James Madison, USA (ex-UK)

I am not prepared to buy poor quality organic produce from the other side of the world (this seems to defeat its purpose), but I will always buy good quality European organic food over chemical-ridden versions. We are just beginning to see the effects of the over use of highly toxic chemicals in our countryside - what will be the long term effects on us - is it too late for those who have been forced to eat it since birth. I look forward to the day that everything I buy is organic. Logically though it must be healthier.
Sam King, UK

Of course I prefer organic foods. The trend here in Sweden is that supermarkets offer a wide variety of delicious organic foods. I think we'll see a growth to about 20 percent in this sector within two years.
Martin, Sweden

Not only does it taste much better but also now we learn it is healthier. Yes organic food is more expensive at the moment but as more people are converted the price will drop.
Jon Pell, United Kingdom

I think organic foods are important. The government should encourage much more organic farming. There is absolutely no reason why organic foods should cost a lot more than non-organic foods. If organic farming becomes the main stream, I think the process would come down considerably. Not only are organic foods much better for you but they are much better for the environment too. The more pesticides we spray the more wildlife that suffers and the more these toxic chemicals build up in the fatty tissues of animals that consume them. Autopsies have found hundreds of man made chemicals building up in our fatty tissues and it is about time we realised the damage we are causing to our environments and our own bodies.
Nicholas Allen, Guernsey

With about 20% of the population of the planet starving, I doubt if organic food will be much help. I am sure it will appeal to the Brie and Chablis crowd.
Reynard, USA

Not only do I intend to eat only organic food, but I am going to give up my car, stop using electricity, and will be moving to a cave as soon as one becomes available. I have already worn nothing but poorly cured goatskins for the last 6 months. My wife and I are as yet undecided as to whether or not to give up fire as well!
Max Sommers, Greece

As a mother of three young boys, I long to be able to give my sons a healthy totally organic diet. But on a limited budget, I find this virtually impossible. I'm fed up of reading that eating an organic diet is not that much more expensive. Really! My shopping bill was increased by approximately 50 per week trying to implement a totally organic diet. The cost is so prohibitive. How many people can afford to eat this way, even if they wanted to? Yet, again, the well off can have the best diets and health care while the rest of us have to muddle through the best way we can. Nothing changes!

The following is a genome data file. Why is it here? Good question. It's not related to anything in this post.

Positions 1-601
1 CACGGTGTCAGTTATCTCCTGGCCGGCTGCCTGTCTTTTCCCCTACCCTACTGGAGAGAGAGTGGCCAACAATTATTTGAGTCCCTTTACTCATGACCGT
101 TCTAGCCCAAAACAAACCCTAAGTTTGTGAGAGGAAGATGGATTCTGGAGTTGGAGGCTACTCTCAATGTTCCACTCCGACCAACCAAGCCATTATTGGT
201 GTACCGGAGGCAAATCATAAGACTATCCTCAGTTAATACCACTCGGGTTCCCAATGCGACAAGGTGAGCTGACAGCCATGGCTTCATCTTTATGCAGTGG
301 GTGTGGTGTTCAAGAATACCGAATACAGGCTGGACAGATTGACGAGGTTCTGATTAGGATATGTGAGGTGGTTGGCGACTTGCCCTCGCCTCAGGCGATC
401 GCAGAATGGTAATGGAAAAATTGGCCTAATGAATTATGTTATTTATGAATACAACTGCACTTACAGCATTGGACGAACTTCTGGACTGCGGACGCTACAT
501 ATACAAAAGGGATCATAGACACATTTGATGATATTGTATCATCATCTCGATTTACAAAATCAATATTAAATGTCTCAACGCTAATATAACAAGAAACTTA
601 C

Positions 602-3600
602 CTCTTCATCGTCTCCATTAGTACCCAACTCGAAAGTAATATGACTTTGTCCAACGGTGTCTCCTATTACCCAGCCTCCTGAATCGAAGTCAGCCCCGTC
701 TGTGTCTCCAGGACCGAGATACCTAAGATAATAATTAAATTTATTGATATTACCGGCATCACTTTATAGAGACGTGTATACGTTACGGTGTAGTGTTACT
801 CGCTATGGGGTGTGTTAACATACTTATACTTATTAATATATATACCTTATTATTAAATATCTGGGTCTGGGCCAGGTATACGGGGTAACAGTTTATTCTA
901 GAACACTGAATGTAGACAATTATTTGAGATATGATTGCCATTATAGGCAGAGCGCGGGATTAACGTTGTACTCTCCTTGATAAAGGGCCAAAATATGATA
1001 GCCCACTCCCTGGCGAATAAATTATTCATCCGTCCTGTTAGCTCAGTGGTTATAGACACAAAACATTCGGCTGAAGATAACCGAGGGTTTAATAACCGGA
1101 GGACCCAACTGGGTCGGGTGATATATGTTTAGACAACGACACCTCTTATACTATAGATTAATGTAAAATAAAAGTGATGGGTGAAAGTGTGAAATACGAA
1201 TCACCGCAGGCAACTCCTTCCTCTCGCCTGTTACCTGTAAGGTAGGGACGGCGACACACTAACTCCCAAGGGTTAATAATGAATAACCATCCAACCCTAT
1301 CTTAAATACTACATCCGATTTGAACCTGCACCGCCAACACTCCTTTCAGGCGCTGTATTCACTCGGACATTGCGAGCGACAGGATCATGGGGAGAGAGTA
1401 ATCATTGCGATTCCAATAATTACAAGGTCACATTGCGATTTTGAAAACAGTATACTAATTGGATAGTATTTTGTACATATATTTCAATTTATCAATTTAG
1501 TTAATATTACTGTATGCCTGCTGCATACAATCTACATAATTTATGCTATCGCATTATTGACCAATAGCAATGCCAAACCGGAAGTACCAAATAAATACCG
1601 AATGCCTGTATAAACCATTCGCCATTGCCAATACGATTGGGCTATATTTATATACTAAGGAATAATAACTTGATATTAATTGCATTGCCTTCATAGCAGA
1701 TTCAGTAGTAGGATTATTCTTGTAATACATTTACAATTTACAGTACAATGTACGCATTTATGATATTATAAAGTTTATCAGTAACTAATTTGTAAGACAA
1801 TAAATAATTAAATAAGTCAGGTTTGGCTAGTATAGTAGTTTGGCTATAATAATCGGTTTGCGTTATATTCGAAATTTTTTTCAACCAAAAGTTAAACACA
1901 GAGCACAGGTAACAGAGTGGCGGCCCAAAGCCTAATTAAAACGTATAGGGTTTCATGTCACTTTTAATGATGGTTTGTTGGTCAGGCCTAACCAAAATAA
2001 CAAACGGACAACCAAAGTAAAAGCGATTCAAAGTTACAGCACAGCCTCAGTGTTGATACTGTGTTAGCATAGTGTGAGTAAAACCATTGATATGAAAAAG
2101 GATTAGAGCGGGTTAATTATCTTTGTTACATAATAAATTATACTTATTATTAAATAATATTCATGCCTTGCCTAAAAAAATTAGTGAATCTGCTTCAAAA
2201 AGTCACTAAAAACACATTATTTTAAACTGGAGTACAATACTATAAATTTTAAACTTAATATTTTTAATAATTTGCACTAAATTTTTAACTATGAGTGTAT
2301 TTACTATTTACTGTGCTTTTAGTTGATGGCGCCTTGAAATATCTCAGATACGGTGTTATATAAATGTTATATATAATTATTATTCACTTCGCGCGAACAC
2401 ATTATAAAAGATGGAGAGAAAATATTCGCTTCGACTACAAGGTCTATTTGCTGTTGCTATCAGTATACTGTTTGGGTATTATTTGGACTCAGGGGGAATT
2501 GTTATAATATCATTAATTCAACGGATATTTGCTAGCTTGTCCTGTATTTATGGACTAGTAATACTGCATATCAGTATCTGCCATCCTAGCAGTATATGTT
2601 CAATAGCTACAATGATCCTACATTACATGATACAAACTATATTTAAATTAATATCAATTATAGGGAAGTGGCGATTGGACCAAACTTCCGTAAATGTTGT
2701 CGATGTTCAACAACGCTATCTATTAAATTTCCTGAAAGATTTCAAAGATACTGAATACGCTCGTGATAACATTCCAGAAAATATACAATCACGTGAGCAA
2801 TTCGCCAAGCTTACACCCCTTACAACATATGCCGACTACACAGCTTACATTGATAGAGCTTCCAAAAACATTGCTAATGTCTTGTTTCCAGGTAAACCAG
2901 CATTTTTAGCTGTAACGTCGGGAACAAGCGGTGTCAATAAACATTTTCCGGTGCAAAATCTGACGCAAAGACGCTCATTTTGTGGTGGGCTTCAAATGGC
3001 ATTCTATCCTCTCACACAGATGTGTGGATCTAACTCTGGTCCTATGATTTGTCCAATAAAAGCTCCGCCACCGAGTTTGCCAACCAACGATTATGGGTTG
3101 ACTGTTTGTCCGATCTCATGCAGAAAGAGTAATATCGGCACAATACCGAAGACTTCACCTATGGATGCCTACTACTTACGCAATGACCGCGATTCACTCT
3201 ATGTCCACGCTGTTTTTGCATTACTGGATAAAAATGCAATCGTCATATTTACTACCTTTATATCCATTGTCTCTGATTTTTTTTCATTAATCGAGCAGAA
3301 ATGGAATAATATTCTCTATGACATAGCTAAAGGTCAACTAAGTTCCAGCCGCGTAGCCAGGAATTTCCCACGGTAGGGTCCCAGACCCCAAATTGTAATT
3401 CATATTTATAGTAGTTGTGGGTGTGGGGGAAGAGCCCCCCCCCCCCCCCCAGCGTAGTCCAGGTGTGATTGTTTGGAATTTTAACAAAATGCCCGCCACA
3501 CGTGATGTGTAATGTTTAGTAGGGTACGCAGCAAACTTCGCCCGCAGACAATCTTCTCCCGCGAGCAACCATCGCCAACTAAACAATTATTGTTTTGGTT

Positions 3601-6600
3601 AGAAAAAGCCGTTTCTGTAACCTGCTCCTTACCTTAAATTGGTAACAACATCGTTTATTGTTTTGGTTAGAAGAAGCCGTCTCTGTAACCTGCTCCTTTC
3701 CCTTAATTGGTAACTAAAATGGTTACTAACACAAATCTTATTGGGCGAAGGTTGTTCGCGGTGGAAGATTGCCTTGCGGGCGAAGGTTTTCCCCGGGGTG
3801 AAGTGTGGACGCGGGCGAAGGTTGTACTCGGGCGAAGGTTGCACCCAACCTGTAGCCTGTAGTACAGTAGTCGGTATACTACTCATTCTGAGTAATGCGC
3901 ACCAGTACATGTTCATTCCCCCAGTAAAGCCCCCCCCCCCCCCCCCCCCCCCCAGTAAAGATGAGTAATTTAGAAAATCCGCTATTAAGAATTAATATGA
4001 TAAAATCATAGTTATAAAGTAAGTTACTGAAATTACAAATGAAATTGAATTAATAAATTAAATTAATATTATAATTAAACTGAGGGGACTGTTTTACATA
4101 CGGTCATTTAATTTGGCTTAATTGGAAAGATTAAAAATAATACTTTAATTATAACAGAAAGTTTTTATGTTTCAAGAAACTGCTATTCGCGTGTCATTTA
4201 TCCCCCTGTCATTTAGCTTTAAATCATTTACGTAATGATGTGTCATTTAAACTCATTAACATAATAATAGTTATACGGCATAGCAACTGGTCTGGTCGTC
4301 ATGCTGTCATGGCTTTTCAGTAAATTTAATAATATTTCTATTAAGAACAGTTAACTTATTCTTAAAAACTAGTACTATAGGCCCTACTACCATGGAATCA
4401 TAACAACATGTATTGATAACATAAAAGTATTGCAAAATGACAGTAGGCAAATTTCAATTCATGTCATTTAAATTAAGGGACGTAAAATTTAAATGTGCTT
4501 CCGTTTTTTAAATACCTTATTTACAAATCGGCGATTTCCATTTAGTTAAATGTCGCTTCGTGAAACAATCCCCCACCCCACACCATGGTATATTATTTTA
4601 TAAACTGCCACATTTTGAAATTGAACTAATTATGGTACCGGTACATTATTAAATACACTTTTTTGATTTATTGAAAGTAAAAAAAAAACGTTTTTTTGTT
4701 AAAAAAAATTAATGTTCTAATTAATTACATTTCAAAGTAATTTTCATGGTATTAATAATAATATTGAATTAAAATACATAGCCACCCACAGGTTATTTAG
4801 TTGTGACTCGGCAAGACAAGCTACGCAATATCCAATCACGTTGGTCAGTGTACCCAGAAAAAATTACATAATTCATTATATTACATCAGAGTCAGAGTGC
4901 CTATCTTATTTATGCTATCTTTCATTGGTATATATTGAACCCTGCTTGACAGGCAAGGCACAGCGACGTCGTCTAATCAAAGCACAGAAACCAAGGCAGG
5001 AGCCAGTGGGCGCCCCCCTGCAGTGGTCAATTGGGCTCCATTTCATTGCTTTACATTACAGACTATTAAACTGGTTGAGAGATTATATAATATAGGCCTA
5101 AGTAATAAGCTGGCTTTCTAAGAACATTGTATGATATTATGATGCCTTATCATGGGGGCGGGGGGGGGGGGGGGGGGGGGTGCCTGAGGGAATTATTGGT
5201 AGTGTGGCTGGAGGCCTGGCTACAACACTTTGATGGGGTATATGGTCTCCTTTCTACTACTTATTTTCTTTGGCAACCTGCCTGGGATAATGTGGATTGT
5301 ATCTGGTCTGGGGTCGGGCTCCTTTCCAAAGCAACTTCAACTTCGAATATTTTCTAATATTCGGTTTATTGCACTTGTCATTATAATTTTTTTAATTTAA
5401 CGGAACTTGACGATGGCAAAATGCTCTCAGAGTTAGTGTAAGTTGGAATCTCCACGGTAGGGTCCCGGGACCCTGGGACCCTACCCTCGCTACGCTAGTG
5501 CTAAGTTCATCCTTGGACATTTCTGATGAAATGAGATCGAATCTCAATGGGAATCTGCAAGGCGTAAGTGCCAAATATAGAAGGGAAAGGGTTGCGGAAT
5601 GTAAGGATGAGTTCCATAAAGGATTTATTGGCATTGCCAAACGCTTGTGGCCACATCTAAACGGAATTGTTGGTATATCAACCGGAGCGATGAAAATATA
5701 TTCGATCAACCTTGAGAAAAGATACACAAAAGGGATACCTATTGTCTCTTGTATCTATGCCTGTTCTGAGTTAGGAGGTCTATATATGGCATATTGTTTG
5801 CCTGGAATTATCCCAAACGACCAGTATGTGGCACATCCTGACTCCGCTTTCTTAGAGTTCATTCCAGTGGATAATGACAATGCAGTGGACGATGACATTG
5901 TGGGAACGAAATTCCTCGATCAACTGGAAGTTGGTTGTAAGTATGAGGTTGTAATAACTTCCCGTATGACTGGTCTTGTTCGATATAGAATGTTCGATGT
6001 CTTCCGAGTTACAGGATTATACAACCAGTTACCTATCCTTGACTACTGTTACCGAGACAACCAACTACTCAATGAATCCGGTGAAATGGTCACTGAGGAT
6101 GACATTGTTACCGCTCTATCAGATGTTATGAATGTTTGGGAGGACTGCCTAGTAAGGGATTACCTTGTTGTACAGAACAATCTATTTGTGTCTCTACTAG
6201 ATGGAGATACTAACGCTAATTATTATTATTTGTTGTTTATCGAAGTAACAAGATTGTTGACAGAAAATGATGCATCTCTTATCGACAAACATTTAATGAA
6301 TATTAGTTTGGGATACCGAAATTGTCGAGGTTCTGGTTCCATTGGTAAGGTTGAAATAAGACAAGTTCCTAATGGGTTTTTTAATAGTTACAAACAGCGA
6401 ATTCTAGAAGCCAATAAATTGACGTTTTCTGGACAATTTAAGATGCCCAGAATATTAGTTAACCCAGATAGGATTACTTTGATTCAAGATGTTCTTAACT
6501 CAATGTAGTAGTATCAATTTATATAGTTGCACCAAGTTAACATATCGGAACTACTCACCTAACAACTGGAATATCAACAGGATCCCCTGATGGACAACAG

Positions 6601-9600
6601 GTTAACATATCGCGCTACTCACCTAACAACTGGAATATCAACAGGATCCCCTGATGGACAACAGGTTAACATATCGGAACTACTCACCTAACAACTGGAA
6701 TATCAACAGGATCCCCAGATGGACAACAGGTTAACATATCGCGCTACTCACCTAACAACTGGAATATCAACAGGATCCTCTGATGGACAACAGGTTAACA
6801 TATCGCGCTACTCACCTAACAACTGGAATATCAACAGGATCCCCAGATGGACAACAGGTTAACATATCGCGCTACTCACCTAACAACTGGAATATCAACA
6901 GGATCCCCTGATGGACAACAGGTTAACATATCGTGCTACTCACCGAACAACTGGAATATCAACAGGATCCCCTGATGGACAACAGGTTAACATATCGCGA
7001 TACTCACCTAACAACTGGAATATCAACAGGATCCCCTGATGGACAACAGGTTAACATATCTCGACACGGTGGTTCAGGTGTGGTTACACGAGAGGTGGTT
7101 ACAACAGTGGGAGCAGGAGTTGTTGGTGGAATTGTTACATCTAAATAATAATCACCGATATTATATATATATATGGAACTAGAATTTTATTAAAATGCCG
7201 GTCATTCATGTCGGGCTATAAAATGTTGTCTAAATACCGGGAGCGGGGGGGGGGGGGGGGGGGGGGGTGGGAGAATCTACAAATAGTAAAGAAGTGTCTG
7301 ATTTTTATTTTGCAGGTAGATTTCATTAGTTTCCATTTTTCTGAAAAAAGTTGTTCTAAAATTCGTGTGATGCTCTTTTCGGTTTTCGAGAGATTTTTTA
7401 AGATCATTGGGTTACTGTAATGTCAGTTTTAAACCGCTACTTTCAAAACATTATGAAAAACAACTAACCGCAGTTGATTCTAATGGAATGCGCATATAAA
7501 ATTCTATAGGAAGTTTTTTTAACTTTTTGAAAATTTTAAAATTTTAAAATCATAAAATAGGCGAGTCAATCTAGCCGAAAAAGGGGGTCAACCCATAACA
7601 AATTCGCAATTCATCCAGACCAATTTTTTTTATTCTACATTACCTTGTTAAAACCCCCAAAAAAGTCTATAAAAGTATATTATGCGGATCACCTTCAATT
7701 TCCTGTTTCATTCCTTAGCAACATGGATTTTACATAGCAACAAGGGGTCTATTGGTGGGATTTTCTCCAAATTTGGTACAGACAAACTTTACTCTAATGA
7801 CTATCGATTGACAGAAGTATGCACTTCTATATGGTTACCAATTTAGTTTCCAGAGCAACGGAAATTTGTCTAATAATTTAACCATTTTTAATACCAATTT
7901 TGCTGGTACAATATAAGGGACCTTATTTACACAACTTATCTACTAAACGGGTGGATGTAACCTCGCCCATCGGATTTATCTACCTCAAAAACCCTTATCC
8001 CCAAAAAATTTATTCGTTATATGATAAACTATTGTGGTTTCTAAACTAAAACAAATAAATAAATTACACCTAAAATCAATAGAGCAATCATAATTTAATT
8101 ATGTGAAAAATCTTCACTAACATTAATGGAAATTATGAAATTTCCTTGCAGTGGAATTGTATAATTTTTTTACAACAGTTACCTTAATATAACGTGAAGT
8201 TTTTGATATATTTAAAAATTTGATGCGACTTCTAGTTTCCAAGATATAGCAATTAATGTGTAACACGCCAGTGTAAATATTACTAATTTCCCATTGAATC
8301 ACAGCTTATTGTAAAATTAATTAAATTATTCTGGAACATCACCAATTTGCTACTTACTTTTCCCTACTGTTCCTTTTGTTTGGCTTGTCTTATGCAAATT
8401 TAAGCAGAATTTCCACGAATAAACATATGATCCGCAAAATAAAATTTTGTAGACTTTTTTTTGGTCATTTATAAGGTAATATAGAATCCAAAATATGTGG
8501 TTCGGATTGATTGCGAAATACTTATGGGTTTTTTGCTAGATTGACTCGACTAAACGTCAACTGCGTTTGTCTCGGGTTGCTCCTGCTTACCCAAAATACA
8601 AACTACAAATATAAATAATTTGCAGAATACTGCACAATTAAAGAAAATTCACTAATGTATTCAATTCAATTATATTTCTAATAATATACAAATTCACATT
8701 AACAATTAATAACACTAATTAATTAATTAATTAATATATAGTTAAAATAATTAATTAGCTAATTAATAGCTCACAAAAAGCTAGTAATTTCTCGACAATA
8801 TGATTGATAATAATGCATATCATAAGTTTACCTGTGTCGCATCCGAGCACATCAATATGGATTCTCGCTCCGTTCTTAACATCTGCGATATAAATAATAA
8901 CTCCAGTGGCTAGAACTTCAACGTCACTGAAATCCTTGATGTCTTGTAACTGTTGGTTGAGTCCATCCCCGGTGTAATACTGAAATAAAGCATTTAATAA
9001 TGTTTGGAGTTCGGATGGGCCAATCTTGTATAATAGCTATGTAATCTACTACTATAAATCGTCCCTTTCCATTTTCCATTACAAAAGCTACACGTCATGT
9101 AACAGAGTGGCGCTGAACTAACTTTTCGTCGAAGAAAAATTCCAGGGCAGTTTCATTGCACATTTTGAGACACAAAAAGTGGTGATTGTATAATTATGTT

Pamela Young, England

I think we should seriously consider whether we need to increase crop yields in countries like the US and Britain where there are already food overproduction problems. What will the future reveal about crops that have been genetically altered to benefit a small group of businesses and not humanity in general.
Matt, England

No I won't be wasting my money on overpriced, poor- quality "organic" stuff. The supposed health-claims are bogus - OK, the vitamin-levels in "organic" stuff may be higher, under some circumstances, but nobody in the UK really suffers significant vitamin-deficiency these days, so what's the point? So, no thanks - I'll save my money and buy conventional food (whether or not it's been genetically enhanced).
Pete Morgan-Lucas, UK

Pay more for wrinkled up veg with dirt still on them - you must be joking! This is yet more hype and food fad nonsense. Since WW2 cheap veg via the supermarkets etc has been widely available to the ordinary working classes. Thus the drop in rickets and other such diseases of deprivation common in the 1930s. I prefer to know I can get the fruit and veg I want at any time of the year at a low price and of consistent size and quality, not be a martyr to the seasons. Strawberries at Xmas, why not? To moaning farmers, and growers, I don't recall you complaining when market forces took out the miners, steelworkers, ship yards etc. Finally, will someone expose the Soil Association for what it is, nothing more than a pressure group. The pompous name and the deferential way it is treated by the news media etc, would make you think it was part of the Government and not a collection of diet freaks, representative of nobody but itself.
Steve Foley, England